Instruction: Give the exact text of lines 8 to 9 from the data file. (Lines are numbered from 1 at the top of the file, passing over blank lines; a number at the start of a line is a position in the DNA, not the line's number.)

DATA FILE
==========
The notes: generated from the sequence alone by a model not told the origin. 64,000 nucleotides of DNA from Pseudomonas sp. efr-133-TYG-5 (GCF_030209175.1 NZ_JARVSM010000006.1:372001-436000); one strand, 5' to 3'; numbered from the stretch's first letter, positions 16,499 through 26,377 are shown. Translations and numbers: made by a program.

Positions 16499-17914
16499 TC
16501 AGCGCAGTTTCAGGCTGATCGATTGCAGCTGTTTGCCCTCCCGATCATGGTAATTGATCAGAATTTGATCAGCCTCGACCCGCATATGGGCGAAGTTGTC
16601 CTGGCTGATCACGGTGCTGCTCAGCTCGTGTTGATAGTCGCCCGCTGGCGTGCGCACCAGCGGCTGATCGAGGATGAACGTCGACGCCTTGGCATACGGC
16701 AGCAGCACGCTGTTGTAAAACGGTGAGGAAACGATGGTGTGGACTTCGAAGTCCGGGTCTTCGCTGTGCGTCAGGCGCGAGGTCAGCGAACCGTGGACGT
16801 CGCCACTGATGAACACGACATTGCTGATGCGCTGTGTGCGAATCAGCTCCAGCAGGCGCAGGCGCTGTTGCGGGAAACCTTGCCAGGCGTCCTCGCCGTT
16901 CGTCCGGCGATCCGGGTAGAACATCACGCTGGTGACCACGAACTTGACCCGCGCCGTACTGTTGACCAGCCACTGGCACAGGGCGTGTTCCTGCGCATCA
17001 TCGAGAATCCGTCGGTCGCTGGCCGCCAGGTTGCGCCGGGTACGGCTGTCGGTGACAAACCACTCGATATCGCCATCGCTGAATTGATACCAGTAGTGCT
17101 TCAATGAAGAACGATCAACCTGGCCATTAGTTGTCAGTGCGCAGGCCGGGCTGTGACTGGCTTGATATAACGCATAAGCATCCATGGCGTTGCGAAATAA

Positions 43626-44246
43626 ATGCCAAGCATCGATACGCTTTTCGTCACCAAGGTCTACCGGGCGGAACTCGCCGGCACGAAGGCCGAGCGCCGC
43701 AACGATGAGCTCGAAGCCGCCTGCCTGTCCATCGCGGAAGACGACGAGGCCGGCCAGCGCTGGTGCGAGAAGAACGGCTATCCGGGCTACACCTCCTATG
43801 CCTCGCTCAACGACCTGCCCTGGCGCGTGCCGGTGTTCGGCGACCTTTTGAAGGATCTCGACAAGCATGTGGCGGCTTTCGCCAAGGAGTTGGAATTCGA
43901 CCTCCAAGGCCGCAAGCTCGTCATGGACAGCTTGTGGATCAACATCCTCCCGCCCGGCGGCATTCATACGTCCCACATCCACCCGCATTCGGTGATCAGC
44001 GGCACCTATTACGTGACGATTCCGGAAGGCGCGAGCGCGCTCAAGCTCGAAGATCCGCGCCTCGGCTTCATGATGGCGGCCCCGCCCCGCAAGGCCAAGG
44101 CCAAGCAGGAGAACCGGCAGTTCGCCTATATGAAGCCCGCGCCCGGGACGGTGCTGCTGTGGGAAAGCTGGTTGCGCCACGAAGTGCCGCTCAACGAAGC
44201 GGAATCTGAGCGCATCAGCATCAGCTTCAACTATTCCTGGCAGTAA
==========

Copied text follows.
16901 CGTCCGGCGATCCGGGTAGAACATCACGCTGGTGACCACGAACTTGACCCGCGCCGTACTGTTGACCAGCCACTGGCACAGGGCGTGTTCCTGCGCATCA
17001 TCGAGAATCCGTCGGTCGCTGGCCGCCAGGTTGCGCCGGGTACGGCTGTCGGTGACAAACCACTCGATATCGCCATCGCTGAATTGATACCAGTAGTGCT